Saturday, November 22, 2014

Eschatology Decompressing: Some of the Best Books on Hell

There is something of an inner-family debate going amongst the evangelical family. At the moment, the traditionalist father is somewhat uneasily passing the potatoes to the conditionalist mothers, who is eying both the father and the kids, who are patiently waiting for the aforementioned potatoes because, well, it will get to the end eventually.

You see, the debate has become far more interesting and respectable as of late, what with the father being will to pass the now cooling potatoes to the mother and all. The mother, bless her strong heart, is happy to pass the dish either way, but she is more likely to double check with the father because...

Okay this analogy has become significantly less funny to me so I shall move on. Thanks for humoring me. Anyway.

There is an abundance of materials out now concerning the evangelical debate on the nature and duration of final punishment. While it is easy to simply google the various phrases (and if you did and ended up here, welcome!), I figured it would be helpful to simply list the various texts that have some significant pull in the world between the Church and the Academy.

I shall start with universalism, mostly because Universalism hasn't gotten a fair shake amongst many evangelicals. For good reason or not, one ought to engage with the best texts on the topic and I have listed them below:

Thomas Talbott's The Inescapable Love of God has just been released and has been quite influential in some parts of the evangelical world. It even has some traditionalist scholars praising it such as Jerry Walls.

For a broader view of the family dynamic, see Universal Salvation: The Current Debate. Reasonably respectful, though there is some sniping as to be expected, since the potatoes by this time have gotten quite cold.

Robin Parry, who is a lovely fellow, has written a book on the topic that I find quite attractive--though not enough to be an Evangelical Universalist (again). I found it far more persuasive than Talbott's and it merits some consideration.

For the traditionalist side of the family table, there are many books and a few of them are helpful. That may sound like a bit of a snipe, and it is. Unlike God, I'm allowed to not play favorites.

The singular best text that was written to explicitly defend the traditional doctrine of eternal conscious torment is Hell Under Fire. That said, there are issues within and the best chapter is Douglas Moo's contribution on Paul. The chapters that object to annihilationism and universalism likely won't change the mind of either party, and we're inclined to keep those potatoes at our end of the table thank you very much.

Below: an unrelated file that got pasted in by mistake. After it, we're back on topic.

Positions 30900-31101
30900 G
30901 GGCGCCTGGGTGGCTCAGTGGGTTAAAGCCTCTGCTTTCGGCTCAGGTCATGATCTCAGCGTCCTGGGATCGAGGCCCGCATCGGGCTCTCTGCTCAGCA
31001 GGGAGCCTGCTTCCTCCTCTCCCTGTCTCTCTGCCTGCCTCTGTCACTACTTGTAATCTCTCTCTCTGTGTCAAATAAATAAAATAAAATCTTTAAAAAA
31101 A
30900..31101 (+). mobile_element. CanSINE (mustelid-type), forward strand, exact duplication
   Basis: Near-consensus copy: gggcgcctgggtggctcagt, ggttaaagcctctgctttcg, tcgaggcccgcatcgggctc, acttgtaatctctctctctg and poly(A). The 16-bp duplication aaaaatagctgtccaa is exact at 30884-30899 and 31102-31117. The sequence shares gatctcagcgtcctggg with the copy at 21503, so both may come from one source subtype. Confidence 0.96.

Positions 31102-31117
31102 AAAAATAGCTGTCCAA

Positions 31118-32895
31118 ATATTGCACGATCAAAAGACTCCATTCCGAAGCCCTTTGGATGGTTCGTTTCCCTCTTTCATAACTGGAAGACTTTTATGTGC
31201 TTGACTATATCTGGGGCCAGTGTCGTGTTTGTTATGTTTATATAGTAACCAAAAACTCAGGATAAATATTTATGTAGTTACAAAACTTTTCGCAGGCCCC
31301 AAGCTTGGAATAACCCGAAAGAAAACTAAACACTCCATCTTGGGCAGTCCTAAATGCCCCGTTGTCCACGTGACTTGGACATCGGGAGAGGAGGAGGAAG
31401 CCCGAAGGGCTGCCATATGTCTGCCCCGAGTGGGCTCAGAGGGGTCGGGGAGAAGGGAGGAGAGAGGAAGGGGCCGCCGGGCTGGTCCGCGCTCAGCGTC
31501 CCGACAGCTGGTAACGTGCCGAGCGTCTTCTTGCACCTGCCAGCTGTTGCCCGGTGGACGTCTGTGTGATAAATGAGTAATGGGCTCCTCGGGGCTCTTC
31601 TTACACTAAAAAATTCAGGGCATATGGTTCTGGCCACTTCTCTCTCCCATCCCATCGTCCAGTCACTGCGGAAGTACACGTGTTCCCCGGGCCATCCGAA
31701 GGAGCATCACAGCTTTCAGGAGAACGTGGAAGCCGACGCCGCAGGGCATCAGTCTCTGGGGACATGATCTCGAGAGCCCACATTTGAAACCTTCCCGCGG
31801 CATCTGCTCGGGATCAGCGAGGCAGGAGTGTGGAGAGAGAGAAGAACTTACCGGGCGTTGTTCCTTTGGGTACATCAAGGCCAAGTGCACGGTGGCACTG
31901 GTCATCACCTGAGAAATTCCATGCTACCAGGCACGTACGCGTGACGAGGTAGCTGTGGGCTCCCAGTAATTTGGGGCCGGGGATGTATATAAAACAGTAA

However, if one is a philosophy nerd, Jerry Walls' Hell: The Logic of Damnation is helpful. It is not the kind of book you break out at the dinner table (none of these are), but if one is partial to C.S. Lewis, one might find it attractive.

Judith Gundry-Volf's contribution (entitled "Universalism" pgs956-961) in Dictionary of Paul and His Letters directly tackles the topic of Pauline Universalism. She concludes that, “universalism may perhaps be best defended as an implication of some statements in Paul.” I found her case remarkably compelling. 

For those of us who prefer large books that are heavy enough to beat a goat to death with, Edward Fudge's The Fire that Consumes (edited by Robin Parry) is the standard weapon of choice. He tackles both Testaments and does so in a persuasive manner. Richard Bauckham notes that the book "is likely to remain a standard work to which everyone engaged with this issue will constantly return."

Hans Schwarz, Eschatology, is a helpful survey of the relevant biblical, scientific and theological terrain of the current landscape. Some may bristle at his rejections of both AN and UR, and many Dispensationalists will take offense as well, but its a great text. I reviewed and praised it here.

Samuele Bacchiocchi is a 7th Day Adventist (and pretty shockingly conservative, even for many conservatives) and he defends a synthesis of physicalism and annihilationism. I find some of his work a bit too general but his larger arguments are helpful and its a free pdf. Enjoy.

Oscar Cullmann is always awesome. I recommend him highly too, even for such a slim book its quite potent. Immortality of the Soul or Resurrection from the Dead?

For a great site dedicated to the topic of final punishment, enjoy the Rethinking Hell site.

I write this post mostly due to the fact that I just finished a research paper for Dr. Oliver Crisp, and I'm so full of hell that I need to write this to decompress. Now, where are those potatoes?


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